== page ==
Briefing: The Drive to Devise New Rules for Online Platforms and Social Media

A roundup of research, analysis and discussion on platform governance from CIGI experts.

June 28, 2021

The question of regulation of digital spaces gained new urgency following the January 6 attack on the US Capitol, after which platforms began to block then-president Donald Trump, and to moderate or remove harmful content related to the events in Washington.

The platforms’ decisions prompted a global discussion about self-regulation in the tech sector, and reminded policy makers that no nation is immune to the spread of harmful content or the possibility of radicalization. They also flagged the need for regulators to assess these platforms’ reach into and impact on traditional media sectors.

Canadian Heritage Minister Steven Guilbeault has brought forward legislation meant to rein in the powers of big tech. The wide-ranging changes are intended to supplement the country’s patchwork of existing laws that address data privacy, content moderation and hate speech.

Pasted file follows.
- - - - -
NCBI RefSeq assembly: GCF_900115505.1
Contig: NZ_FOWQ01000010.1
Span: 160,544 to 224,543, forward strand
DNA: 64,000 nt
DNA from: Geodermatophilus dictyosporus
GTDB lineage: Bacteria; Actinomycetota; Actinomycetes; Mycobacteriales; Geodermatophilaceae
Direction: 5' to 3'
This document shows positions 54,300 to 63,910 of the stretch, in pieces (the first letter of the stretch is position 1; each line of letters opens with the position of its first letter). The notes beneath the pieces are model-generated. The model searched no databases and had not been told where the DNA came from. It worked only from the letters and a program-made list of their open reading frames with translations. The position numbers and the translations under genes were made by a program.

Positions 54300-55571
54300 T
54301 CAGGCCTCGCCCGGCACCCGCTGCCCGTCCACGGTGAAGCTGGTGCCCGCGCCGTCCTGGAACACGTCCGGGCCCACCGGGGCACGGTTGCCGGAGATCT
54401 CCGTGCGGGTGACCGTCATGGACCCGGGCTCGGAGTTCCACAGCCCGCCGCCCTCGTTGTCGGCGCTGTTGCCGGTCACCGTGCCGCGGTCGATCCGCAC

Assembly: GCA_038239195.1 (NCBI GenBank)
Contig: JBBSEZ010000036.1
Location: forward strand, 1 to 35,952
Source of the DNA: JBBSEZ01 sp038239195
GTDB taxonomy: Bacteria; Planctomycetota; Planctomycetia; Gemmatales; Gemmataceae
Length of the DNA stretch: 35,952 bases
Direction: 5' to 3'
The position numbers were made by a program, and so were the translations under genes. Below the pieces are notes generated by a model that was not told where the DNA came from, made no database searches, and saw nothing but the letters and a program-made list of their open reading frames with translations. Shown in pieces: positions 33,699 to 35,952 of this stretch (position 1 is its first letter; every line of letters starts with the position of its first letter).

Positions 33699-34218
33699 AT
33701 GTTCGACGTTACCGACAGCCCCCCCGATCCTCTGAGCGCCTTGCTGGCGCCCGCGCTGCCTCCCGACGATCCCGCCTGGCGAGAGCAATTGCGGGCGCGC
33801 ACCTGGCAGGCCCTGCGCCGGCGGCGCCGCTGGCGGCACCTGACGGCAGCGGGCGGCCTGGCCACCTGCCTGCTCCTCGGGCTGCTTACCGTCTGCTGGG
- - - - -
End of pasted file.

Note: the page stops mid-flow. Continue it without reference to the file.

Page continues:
One prong of this legislation, Bill C-10, is intended to subject technology platforms, such as Google, TikTok and Facebook, along with streaming services such as Netflix, to regulatory standards such as those that govern traditional broadcasters and publishers. The legislation passed third reading in the House of Commons on June 22, 2021. It has yet to receive Senate approval or Royal Assent. Critics have warned that Bill C-10 could infringe on free speech, by imposing new regulations on what individual Canadians can post, read and view online.

As Canada embarks on its effort to regulate digital spaces, we’ve compiled some of CIGI’s recent work on privacy protection, content moderation and new models for global platform governance.





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